Dead Lakes
New Language

Dead Lakes - New Language

In recent years, bands like Bring Me the Horizon, Silverstein, and I Prevail have experimented by adding electronic and pop to their traditional heavier sound. The change-up has served them well, and it looks like Dead Lakes is poised to breakthrough by doing the same with their EP, New Language.

Dead Lakes – singer Sumner Peterson, guitarists Max Statham and Legacy Bonner, bassist Cody Hurd and drummer Chon Adam – not only have a sound made to attract fans of rock and post-hardcore, but they also sing relatable lyrics as they deal with emotions, struggles, and anxieties throughout the five tracks.

On New Language, Dead Lakes worked with producer Erik Ron, whose thumbprint helped bring out the best in the band. Having worked with bands like Issues, I Prevail, Set It Off and Palisades, Ron knows how to take a heavy band, dash in a bit of lightness and pop and blend it all to create a product that is pure gold.

The EP kicks off with “Close 2 Me,” a track that echoes early Saosin, especially the vocals of Peterson. They’re not quite as high as Anthony Green, but they’re definitely in the same neighborhood. Peterson vocalizes his fears of letting anyone in and allowing himself to be vulnerable. Peterson sings “Taking time / Building these walls too high / If I let you close to me / You’ll tear me apart,” while the rest of the band flows perfectly into his vocals, sounding like a well-oiled machine.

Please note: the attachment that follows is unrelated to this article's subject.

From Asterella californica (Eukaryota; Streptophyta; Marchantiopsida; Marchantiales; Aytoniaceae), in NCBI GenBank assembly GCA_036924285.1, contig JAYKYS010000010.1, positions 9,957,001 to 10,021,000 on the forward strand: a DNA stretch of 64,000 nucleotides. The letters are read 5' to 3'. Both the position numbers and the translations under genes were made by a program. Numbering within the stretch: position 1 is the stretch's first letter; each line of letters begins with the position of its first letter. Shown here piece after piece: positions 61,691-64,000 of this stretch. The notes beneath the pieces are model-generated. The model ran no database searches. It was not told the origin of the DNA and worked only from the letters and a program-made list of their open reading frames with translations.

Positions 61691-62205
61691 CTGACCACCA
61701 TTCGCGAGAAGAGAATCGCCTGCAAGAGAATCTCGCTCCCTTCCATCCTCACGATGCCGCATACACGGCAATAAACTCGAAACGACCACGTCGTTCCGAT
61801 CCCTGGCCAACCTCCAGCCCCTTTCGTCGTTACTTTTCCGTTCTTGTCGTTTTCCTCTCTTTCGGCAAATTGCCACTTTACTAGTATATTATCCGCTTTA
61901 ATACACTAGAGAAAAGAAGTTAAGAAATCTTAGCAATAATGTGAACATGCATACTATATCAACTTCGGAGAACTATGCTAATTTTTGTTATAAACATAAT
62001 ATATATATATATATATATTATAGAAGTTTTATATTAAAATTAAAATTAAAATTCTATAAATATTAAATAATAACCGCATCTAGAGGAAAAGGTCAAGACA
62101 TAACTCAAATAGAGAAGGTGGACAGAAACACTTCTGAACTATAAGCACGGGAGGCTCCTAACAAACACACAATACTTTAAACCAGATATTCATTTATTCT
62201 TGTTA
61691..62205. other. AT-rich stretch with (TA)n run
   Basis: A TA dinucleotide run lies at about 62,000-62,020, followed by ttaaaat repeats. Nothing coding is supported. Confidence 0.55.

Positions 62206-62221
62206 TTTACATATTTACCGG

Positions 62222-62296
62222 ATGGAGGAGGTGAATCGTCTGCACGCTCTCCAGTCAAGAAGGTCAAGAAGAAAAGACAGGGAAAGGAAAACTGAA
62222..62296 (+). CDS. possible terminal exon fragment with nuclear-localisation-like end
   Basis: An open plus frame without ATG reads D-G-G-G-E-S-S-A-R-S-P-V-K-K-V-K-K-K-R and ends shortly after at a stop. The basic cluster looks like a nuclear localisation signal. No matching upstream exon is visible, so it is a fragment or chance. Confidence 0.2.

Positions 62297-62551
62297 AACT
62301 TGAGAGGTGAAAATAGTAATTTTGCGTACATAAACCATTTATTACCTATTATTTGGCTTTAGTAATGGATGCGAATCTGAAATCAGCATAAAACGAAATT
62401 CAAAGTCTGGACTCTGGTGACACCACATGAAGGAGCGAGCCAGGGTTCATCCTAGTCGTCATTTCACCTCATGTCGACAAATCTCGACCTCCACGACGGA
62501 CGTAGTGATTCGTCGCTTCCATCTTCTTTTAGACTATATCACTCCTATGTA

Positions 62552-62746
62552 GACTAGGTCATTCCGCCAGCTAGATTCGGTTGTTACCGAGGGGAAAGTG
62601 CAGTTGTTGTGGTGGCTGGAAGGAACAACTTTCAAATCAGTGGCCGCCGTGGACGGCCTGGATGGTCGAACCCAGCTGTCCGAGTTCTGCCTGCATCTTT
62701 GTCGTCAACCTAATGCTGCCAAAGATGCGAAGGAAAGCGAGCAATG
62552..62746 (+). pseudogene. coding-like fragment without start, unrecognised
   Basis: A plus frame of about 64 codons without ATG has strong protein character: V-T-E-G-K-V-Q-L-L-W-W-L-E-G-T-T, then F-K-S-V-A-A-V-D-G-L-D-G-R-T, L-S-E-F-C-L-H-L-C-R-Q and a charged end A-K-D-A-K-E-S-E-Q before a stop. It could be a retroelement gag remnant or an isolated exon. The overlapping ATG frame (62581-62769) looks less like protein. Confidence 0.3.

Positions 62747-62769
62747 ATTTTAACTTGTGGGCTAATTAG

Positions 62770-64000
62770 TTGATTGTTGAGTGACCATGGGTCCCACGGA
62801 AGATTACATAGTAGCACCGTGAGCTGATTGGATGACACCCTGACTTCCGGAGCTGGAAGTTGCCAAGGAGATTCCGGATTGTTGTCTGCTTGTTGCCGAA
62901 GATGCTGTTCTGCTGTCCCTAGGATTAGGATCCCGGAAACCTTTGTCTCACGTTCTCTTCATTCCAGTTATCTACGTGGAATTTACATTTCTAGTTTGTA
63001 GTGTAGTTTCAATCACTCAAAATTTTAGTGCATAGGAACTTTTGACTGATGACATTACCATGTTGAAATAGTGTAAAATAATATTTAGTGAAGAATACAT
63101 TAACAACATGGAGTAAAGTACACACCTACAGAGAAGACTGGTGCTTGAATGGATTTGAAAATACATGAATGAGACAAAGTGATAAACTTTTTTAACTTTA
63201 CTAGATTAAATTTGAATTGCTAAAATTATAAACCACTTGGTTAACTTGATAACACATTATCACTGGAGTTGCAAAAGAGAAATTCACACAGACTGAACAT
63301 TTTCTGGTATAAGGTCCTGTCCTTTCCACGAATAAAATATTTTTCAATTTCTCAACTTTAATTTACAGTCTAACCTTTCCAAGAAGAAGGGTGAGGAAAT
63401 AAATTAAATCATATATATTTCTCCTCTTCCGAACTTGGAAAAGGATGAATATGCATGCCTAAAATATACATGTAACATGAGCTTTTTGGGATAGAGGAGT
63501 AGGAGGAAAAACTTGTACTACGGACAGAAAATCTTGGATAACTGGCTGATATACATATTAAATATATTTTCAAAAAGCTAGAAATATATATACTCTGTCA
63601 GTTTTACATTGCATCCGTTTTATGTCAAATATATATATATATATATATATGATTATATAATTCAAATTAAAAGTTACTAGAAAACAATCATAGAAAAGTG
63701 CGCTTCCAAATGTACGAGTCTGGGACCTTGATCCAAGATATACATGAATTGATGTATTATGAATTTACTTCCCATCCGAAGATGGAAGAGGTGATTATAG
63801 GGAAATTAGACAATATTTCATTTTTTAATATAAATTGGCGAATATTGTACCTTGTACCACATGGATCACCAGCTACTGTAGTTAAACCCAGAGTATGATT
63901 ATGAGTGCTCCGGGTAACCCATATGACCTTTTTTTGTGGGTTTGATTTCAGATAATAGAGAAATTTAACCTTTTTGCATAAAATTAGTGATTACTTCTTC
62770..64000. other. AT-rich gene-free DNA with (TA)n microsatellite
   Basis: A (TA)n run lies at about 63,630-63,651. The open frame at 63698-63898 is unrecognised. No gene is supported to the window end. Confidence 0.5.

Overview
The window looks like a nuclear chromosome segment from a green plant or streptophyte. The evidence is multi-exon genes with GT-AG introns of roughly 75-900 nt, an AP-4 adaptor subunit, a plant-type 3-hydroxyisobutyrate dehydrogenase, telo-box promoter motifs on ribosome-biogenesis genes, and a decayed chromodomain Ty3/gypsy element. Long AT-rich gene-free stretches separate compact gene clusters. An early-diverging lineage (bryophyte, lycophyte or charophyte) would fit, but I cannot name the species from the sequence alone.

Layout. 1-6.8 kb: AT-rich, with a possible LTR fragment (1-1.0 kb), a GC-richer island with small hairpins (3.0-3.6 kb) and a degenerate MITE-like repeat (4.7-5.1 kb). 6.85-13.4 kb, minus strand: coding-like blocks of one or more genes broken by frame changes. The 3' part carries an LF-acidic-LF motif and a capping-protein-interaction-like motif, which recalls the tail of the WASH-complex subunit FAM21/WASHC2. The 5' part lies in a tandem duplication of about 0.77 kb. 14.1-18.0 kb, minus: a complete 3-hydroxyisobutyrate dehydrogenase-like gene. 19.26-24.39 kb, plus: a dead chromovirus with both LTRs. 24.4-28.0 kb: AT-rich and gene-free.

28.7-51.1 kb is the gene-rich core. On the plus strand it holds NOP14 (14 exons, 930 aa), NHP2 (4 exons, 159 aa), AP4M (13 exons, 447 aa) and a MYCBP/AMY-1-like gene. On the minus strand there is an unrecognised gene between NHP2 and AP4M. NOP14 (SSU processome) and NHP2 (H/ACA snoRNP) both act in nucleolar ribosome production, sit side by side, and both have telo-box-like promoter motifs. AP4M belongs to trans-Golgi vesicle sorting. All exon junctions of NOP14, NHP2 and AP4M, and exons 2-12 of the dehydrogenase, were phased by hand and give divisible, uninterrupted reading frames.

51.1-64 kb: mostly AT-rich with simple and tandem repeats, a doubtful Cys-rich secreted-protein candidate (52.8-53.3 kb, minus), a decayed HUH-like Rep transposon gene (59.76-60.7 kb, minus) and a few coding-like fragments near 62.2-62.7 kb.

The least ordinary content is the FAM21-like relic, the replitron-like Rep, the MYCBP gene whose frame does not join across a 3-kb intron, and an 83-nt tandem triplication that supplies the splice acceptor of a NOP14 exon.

One of the big takeaways from New Language is that these guys really know how to write hooks and solid choruses. For example, “Paradise,” which is an absolute earworm. “Maybe it’s broken / Promise me that this isn’t the end / Hold your breath you know you’re frozen cold,” Peterson belts out on the chorus. Between the way the vocalist delivers the lyric “frozen cold” and the powerful driving guitars and drums, this track will be living in your head for a few days rent-free.

“SMS Happiness” is the strongest track on the EP. This was originally written for an R&B side project of the band, but the decision to include it paid off. Peterson gently carries the track for the first 40 seconds, until the rest of the band kicks the door down on yet another strong chorus. Adam also shines on drums, offering subtle, steady beats that maintain the mood and pulse.

Statham and Bonner have their moment in the sun on “NOGODSNOMASTERS,” which is the heaviest track on the EP. The guitars get to solo out as Peterson battles with the narrow-mindedness of religion and trying to find his way in the world without it. The band’s post-hardcore roots are on the table here, but it never gets too heavy where it loses the bounce, and pop capabilities heard throughoutNew Language. Combining their old sound with the new, this could be Dead Lakes potentially hinting at what comes next.

The EP comes to a close with “New Language,” which opens with a guitar riff will remind you of the beginning of System of a Down’s “Lonely Day.” The track takes everything in all the songs before it and sends the EP off on a high note. Aside from Peterson nailing each note, Adam’s drums carry a majority of the song while the guitars set the atmosphere. The EP opens with a fade-in and concludes with a fade-out, making it easy to hit restart once the 17 minutes of run time has come to an end.

The sky is the limit for Dead Lakes. If a full length LP is anything like New Language, they’ll find a way to make get the best out of whatever sound they choose.